What’s Up in the Sky: A Study of the Sun, Moon, and Stars | EL Education Curriculum

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ELA G1:M2

What’s Up in the Sky: A Study of the Sun, Moon, and Stars

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In this module, students build their literacy and science skills as they engage in a study of the sun, moon, and stars. The module begins with a story about a young boy named Elvin who is curious about the sun, moon, and stars. Elvin wants to learn more about the sun, moon, and stars and shares his wonderings and artifacts he receives along his journey with the first-grade students. In Unit 1, students study the sun, moon, and stars through various narrative texts and begin to understand how and why the sun, moon, and stars inspire authors. Students respond to texts through role-play and written response. In Unit 2, students focus their study on the science concepts of observable patterns in the sky as they relate to the sun, moon, and stars. Students engage in a close read-aloud of What Makes Day and Nightby Franklyn Branley and a focused read-aloud of Does the Sun Sleep? Noticing Sun, Moon, and Star Patterns by Martha E.H. Rustand. Students track their observations of the sun, moon, and stars in pictures and videos in a Sky notebook.

In Unit 3, students engage in a focused read-aloud of What the Sun Sees, What the Moon Sees by Nancy Tafuri, first to understand the content of the position of the sun and moon at different times of day and descriptions of the sun and moon. They then use the text again as a mentor text to study the author's craft of writing a narrative poem. Students use their growing understanding of descriptive language, author's craft, and patterns of the sun and moon to compose a narrative poem titled ͞What the Sun Sees.͟ After completing a first draft of this poem for the Unit 3 Assessment, students give feedback to one another and revise and edit their poems as part of the performance task. This performance task centers on CCSS ELA W.1.5, L.1.1f, L.1.1j, and L.1.2b

Big Ideas & Guiding Questions

  • Why do authors write about the sun, moon, and stars? 
  • Authors write books to describe, imagine, and explain the objects we see in the sky.
  • What patterns can we observe in the sky?
  • The sun and moon appear in different places in the sky during different times of day and of the year.
  • Stars are visible during the night, but not during the day.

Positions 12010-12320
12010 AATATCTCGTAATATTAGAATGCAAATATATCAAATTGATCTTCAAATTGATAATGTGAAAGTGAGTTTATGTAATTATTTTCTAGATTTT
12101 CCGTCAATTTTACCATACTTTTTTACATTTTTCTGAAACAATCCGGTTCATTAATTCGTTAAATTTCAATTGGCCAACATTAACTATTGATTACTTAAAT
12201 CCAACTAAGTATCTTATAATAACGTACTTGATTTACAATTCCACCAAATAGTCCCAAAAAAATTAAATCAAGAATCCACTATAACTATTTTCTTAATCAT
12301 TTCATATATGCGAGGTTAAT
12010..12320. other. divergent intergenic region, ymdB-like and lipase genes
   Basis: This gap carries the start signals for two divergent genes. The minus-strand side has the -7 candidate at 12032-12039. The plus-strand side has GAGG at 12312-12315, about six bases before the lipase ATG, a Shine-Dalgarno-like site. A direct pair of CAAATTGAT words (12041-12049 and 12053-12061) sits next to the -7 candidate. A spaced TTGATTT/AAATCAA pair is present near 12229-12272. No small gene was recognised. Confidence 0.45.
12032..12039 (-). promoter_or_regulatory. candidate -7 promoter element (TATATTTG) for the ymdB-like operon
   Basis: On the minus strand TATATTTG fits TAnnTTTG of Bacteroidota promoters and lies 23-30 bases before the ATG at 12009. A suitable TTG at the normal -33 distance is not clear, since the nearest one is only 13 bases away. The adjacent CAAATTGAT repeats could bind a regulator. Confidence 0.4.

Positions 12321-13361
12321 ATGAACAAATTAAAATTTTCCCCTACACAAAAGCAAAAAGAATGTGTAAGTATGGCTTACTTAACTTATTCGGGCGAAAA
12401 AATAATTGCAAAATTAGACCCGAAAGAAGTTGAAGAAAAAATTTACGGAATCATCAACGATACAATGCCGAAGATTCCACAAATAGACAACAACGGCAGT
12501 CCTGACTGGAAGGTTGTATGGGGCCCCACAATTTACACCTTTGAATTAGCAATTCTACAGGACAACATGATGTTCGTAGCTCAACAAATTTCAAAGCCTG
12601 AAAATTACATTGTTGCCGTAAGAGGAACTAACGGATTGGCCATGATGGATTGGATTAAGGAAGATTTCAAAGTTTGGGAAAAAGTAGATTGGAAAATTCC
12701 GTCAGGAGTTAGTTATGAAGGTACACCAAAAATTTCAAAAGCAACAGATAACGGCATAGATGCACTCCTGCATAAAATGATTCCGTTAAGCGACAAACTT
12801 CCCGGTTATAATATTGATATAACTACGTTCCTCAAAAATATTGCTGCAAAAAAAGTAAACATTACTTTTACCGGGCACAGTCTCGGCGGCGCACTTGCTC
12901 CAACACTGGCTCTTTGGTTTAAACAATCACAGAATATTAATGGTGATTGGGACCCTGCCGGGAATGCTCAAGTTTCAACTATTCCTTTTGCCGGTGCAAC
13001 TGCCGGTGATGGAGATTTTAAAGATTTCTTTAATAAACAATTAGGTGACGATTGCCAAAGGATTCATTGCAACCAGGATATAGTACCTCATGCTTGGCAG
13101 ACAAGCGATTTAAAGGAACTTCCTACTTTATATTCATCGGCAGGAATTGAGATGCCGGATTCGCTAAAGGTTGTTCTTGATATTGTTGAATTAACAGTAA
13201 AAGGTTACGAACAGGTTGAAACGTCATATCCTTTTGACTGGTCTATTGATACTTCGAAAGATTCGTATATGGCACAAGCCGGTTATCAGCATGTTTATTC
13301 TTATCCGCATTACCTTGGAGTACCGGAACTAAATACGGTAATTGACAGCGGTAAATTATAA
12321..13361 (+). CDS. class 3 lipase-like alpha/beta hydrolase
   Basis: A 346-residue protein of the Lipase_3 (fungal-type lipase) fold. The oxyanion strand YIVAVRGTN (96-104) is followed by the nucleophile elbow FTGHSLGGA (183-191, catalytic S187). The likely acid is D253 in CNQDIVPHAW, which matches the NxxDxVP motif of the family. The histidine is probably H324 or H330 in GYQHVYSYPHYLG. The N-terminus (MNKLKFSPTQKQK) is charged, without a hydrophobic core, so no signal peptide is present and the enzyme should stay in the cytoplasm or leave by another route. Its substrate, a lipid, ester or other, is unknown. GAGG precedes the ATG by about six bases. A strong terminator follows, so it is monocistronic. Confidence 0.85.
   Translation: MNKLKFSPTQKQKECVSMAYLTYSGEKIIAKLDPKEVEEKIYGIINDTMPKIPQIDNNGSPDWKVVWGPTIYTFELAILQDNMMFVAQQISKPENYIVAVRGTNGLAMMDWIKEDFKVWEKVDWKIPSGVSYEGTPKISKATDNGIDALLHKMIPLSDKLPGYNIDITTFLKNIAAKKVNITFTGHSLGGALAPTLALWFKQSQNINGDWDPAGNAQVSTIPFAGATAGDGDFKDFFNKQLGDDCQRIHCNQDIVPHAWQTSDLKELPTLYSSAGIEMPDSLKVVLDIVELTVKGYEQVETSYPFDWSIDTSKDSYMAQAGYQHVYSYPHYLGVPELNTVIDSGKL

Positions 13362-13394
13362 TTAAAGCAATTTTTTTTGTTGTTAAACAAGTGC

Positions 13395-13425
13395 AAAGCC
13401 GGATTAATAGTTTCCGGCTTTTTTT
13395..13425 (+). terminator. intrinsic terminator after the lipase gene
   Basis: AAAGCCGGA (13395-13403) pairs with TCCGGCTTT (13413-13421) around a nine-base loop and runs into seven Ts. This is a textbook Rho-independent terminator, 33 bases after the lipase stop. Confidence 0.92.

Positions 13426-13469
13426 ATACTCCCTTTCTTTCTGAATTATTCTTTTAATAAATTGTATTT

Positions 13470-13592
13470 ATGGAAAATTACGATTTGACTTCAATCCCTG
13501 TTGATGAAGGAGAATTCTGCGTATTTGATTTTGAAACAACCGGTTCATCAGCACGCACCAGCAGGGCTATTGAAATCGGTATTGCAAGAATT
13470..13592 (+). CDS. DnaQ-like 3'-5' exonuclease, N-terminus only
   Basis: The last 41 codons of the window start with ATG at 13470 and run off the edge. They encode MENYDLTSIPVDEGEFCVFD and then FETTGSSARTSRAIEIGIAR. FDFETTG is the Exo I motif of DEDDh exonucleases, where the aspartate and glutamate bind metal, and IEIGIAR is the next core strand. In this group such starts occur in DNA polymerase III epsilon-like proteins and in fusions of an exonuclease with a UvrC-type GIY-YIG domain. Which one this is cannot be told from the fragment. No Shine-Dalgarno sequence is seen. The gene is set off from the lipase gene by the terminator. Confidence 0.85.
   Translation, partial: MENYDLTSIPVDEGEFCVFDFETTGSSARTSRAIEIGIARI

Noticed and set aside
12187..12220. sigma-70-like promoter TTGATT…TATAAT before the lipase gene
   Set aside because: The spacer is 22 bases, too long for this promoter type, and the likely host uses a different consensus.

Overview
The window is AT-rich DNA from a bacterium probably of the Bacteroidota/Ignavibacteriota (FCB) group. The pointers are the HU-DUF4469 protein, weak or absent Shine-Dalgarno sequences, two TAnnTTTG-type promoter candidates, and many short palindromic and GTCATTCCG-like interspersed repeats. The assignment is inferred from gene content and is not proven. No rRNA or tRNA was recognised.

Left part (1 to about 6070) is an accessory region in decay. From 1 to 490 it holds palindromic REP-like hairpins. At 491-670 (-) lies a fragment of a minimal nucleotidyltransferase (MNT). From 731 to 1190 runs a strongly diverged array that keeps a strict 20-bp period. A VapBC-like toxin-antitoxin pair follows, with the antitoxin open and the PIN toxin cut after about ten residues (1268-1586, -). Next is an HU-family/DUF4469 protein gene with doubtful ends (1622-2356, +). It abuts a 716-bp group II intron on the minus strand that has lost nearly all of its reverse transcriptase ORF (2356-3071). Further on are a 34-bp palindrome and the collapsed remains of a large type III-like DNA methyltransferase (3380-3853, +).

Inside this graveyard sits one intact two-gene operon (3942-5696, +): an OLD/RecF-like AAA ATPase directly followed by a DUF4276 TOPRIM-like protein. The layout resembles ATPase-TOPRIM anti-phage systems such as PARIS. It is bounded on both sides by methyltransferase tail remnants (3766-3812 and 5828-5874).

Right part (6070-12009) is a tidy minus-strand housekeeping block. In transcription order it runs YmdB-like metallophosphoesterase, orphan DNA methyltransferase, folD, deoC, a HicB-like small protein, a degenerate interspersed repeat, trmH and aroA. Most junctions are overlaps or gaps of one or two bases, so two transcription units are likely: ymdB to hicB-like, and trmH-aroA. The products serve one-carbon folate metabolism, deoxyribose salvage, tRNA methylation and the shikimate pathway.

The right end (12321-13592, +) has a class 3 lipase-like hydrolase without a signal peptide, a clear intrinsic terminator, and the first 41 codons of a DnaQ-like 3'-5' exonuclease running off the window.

• Patterns of motion of objects in the sky can be described and predicted.
  • Scientists use a process of inquiry in order to understand patterns and make predictions and comparisons.
  • How do authors use their knowledge and observations to write a story? 
  • Authors select a topic and observe and study it.
  • Authors plan out what they want to write by talking about it and trying it out.
  • Authors use beautiful language to show, not tell, about the topic of their choice.
  • Authors write a narrative with a beginning, middle, and end.

The Four T's

  • Topic: What’s Up in the Sky: A Study of the Sun, Moon, and Stars
  • Task: Revising and Editing “What the Sun Sees” Narrative Poems
  • Targets (priority standards): W.1.5, L.1.1f, L.1.1j, L.1.2b, L.1.6
  • TextWhat the Sun Sees, What the Moon Sees by Nancy Tafuri

Content Connections

This module is designed to address English Language Arts standards and to be taught during the content-based literacy block of the school day. This module also intentionally incorporates social studies content that many teachers across the nation are expected to address in first grade. These intentional connections are described below. (Based on your state or district context, teachers may also choose to address additional specific social studies standards during other parts of the school day.)

Science (based on NGSS) or NGSS:

1-ESS1-1 Earth’s Place in the Universe: Use observations of the sun, moon, and stars to describe patterns that can be predicted.

  • Stars are visible during the night, but not during the day.
  • Patterns of motion of objects in the sky can be described and predicted.
  • Scientists use a process of inquiry in order to understand patterns and make predictions and comparisons.
  • The sun and moon appear in different places in the sky during different times of day and of the year.
  • The movement of the Earth affects people day to day.

Habits of Character / Social Emotional Learning Focus

  • Central to EL Education curriculum is a focus on “habits of character” and social-emotional learning. Students work to become effective learners, developing mindsets and skills for success in college, career, and life (e.g., initiative, responsibility, perseverance, collaboration); work to become ethical people, treating others well and standing up for what is right (e.g., empathy, integrity, respect, compassion); and work to contribute to a better world, putting their learning to use to improve communities (e.g., citizenship, service).
  • In this module, students work to become ethical people: habits for how we treat others.